On the TI-84 PLUS calculator, the normalcdf command is used to find
areas under a normal curve. Four numbers must be used as the
input. The first entry is the lower bound of the area. The second
entry is the upper bound of the area. The last two entries are the
mean and standard deviation. This command is accessed by pressing
2nd, Vars.
©McGraw-Hill Education.
Ex 1: Area Under Standard Normal (TI-84)
Find the area to the left of 𝑧 = 1.26.
Note the there is no lower endpoint,
therefore we use -1E99 (or -10^99)
which represents negative 1 followed by
99 zeroes. We select the normalcdf
command and enter -1E99 as the lower
endpoint, 1.26 as the upper endpoint, 0
as the mean and 1 as the standard
deviation.
The area to the left of 𝑧 = 1.26 is 0.8962.
©McGraw-Hill Education.
Ex 2: Area Under Standard Normal (TI-84)
Find the area to the right of 𝑧 = –0.58.
Note the there is no upper endpoint, therefore we use 1E99
(or 10^99) which represents the large number 1 followed
by 99 zeroes. We select the normalcdf command and enter
–0.58 as the lower endpoint, 1E99 as the upper endpoint, 0
as the mean and 1 as the standard deviation. The area to
the right of 𝑧 = –0.58 is 0.7190.
©McGraw-Hill Education.
Ex 3: Area Under Standard Normal (TI-84)
Find the area between 𝑧 = –1.45 and 𝑧 = 0.42.
We select the normalcdf command and enter –1.45 as the
lower endpoint, 0.42 as the upper endpoint, 0 as the mean
and 1 as the standard deviation.
The area between 𝑧 = –1.45 and 𝑧 = 0.42 is 0.5892.
©McGraw-Hill Education.
Objective 4
Find 𝑧-scores corresponding to areas under the normal
curve
*(TI-84 PLUS)
©McGraw-Hill Education.
𝑍-scores (Normal Values) From Areas
We have been finding areas under the normal curve from given
𝑧-scores.
Many problems require us to go in the reverse direction. That is, if
we are given an area, we need to find the 𝑧-score (value from the
population ) that corresponds to that area under the standard
normal curve.
©McGraw-Hill Education.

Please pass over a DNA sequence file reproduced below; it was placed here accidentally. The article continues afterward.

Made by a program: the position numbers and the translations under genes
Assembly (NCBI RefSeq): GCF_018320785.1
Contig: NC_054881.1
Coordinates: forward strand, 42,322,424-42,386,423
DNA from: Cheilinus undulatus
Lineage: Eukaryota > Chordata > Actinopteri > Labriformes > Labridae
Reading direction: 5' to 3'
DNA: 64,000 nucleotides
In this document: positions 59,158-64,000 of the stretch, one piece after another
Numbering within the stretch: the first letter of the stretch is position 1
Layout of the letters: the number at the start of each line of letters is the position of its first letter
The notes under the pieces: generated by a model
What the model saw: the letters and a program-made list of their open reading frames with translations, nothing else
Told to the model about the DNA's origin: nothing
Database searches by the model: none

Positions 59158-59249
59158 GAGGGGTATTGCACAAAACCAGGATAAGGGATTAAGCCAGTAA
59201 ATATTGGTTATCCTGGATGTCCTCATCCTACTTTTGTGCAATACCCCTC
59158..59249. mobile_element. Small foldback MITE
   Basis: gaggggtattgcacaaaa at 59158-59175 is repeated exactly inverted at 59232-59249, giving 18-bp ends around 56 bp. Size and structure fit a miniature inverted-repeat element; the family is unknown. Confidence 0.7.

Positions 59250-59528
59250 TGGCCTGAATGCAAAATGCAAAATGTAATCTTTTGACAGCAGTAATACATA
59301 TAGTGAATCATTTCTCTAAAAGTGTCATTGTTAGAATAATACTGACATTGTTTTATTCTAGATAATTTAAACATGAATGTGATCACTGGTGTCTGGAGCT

Normal Values From Areas on the TI-84 PLUS
The invNorm command on the TI-84 PLUS calculator returns the
value from the normal population with a given area to its left. This
command takes three values as its input. The first value is the area
to the left, the second and third values are the mean and standard
deviation, respectively. This command is accessed by pressing
2nd, Vars.
©McGraw-Hill Education.
Example 1: Finding 𝑧-Scores (TI-84 PLUS)
Find the 𝑧-score that has an area of 0.26 to its left.
We select the invNorm command and enter 0.26 as the area to the
left, 0 as the mean, and 1 as the standard deviation.
The z-score with an area of 0.26 to its left is approximately –0.64.
©McGraw-Hill Education.
Example 2: Finding 𝑧-Scores (TI-84 PLUS)
Find the 𝑧-score that has an area of 0.68 to its right.
Since the area to the right is 0.68, the area to
the left is 1 – 0.68 = 0.32.
We use the invNorm command with 0.32 as the
area to the left, 0 as the mean, and 1 as the
standard deviation. The z-score with an area of
0.68 to its right is approximately –0.47.
©McGraw-Hill Education.
Example 3: Finding 𝑧-Scores (TI-84 PLUS)
Find the 𝑧-scores that bound the middle 95% of the area under the
standard normal curve.
We first sketch a normal curve and shade in the
given area. Label the 𝑧-score on the left 𝑧1 and
the 𝑧-score on the right 𝑧2.
Now, since the area in the middle is 0.95, the
area in the two tails combined is 0.05. Half of
that area, which is 0.025, is to the left of 𝑧1.
We use the invNorm command with 0.025 as
the area to the left, 0 as the mean, and 1 as the
standard deviation. We find that 𝑧1 = –1.96. By
symmetry, 𝑧2 = 1.96.
©McGraw-Hill Education.
You Should Know . . .
• How to use a probability density curve to describe a
population
• How the shape of a normal curve is affected by the mean
and standard deviation
• How to find areas under a normal curve (Calculator)
• How to find 𝑧-scores corresponding to areas under a
normal curve (Calculator)
©McGraw-Hill Education.